Georgetown University Qatar Conference Examines Islamophobia’s Growing Impact On The Global Muslim Community
Georgetown University in Qatar (GU-Q)’s “Global Histories and Practices of Islamophobia” conference began with a resounding message to build solidarity in the global fight against Islamophobia and other forms of discrimination, bigotry, and racism.
In response to the growing global apprehension surrounding the surge in anti-Muslim bias and hate-related incidents, the conference is examiningIslamophobia and its rampant discourse in political, social, educational, and other contexts.
In his opening keynote speech, H.E. Ambassador Ebrahim Rasool, Founder of the World for All Foundation, said: “We create isms and phobias for every difference. We dress it up as an anxiety of the unknown, activating the surveillance state, sophisticating punishments at every event, and perfecting the policies of immigration, as if they are normal laws that we need to implement. All of those things have morphed into what today can only be described as mainstream extremism.”
He added: “When you call it a fear, a phobia, you place the burden on the victim. It is a double burden, to survive discrimination and to prove that they are not so fearful.”
Speaking about the contemporary situation, H.E. the Ambassador said: “The “Muslim other” in today’s world has special treatment. Because almost 10% of every Western country is composed of the “other.” There is no longer any mono-cultural phenomenon in the West; 25% of the Muslim community globally find themselves in conditions of being a minority.” He added: “Islamophobia is no longer a Western phenomenon. It has taken root where there are Muslim minorities in India, China, Myanmar, and other places. Whether in the West or the East, they are confronted with all manners of populisms and mainstream extremisms.”
Drawing lessons from South Africa’s anti-apartheid struggle, he spoke on the need for solidarity in the fight against all forms of bigotry, a solidarity that transcends religion, race, and ethnicity, and to find common cause.
“The heroes we need today are those who can find the anti-human in the anti-Muslim. Those who can avoid the temptation to Muslim exceptionalism so that we can build bridges to other victims as well, while resisting the Islamophobia against them. Those who can recognize common pain, common empathy, and common cause with other victims and not denigrate, by duplication, their suffering as Blacks, Latinos, or as other victims of bigotry and domination. And who can build, out of sheer pain, a mighty solidarity.”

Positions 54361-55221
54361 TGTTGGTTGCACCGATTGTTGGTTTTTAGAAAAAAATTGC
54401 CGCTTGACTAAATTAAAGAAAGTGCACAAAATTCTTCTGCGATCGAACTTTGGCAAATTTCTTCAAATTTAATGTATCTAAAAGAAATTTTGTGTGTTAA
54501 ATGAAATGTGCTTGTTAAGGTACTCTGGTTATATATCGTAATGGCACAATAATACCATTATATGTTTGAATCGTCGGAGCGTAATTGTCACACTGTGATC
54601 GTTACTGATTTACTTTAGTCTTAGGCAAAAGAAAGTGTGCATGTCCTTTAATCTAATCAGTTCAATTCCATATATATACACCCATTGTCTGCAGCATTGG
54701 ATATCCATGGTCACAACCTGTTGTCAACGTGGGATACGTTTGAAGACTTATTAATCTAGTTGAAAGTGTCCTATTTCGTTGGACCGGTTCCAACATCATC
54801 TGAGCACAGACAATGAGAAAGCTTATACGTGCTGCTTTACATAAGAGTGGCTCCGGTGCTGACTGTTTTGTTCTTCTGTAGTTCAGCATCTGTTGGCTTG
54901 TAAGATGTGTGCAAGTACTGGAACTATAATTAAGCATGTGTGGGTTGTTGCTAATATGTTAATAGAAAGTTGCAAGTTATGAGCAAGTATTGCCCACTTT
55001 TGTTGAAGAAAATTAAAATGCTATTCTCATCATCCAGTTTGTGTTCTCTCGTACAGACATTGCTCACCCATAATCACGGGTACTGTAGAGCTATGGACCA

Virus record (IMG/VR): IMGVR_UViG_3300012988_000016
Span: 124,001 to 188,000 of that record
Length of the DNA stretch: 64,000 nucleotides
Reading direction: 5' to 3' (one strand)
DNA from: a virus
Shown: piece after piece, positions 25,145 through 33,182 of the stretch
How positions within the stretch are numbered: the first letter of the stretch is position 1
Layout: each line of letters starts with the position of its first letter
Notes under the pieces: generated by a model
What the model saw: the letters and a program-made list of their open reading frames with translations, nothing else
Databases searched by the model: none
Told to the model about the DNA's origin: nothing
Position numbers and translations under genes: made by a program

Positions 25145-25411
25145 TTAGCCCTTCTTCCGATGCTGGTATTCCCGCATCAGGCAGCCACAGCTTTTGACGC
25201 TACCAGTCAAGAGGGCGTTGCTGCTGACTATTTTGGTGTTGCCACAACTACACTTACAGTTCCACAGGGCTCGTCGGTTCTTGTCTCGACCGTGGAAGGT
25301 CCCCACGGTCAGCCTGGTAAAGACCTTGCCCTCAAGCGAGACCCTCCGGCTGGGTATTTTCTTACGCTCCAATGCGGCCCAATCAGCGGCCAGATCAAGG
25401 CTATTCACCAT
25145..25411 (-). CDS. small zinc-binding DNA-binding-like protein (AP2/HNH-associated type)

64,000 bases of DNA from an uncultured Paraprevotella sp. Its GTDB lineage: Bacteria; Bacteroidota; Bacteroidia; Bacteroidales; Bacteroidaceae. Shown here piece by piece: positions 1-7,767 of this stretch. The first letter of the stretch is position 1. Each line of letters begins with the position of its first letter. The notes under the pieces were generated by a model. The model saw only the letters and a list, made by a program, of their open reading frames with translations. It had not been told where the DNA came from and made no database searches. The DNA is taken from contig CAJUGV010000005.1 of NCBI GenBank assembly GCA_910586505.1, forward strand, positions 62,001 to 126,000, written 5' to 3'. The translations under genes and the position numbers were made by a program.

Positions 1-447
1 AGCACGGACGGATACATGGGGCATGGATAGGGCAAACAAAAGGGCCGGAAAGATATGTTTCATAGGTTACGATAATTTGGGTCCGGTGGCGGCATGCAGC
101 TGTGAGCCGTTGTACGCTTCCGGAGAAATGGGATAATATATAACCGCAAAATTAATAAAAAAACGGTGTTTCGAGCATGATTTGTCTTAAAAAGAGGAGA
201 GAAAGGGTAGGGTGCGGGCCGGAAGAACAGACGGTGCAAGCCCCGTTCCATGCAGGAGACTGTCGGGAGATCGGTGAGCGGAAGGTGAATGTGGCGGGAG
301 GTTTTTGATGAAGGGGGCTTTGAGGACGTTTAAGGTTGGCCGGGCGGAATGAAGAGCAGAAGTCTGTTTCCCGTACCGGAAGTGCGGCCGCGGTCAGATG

Responding to questions about the role of diplomacy and sport in confronting Islamophobia, H.E. Ambassador Rasool said that public diplomacy, of the kind that Qatar showcased through hosting the FIFA World Cup 2022TM, was very effective in combating anti-Islamic sentiment.
Delivering the welcoming remarks, Dr. Abdullah Al-Arian, Associate Professor of History at GU-Q and a conference co-organizer, said: “Islamophobia continues to exhibit disturbing and destructive features that are both globalized, in the sense they are becoming increasingly universalized, and at the same time deeply rooted in local beliefs and practices emerging out of particular historical and lived experiences. Among other things, this conference aims to detangle these seemingly contradictory features of the Islamophobia phenomenon, examine the impacts these practices have had on populations across the globe, and consider what remedies could be devised to tackle the challenge across multiple spheres.”
The conference continues through Sunday, October 1, with leading scholars and academics exploring the dynamics that now drive contemporary Islamophobic practices and their global connections. Alongside the sessions, public workshops and a GUQ student-led forum will explore appropriate responses to help stem the spread of Islamophobia on university campuses.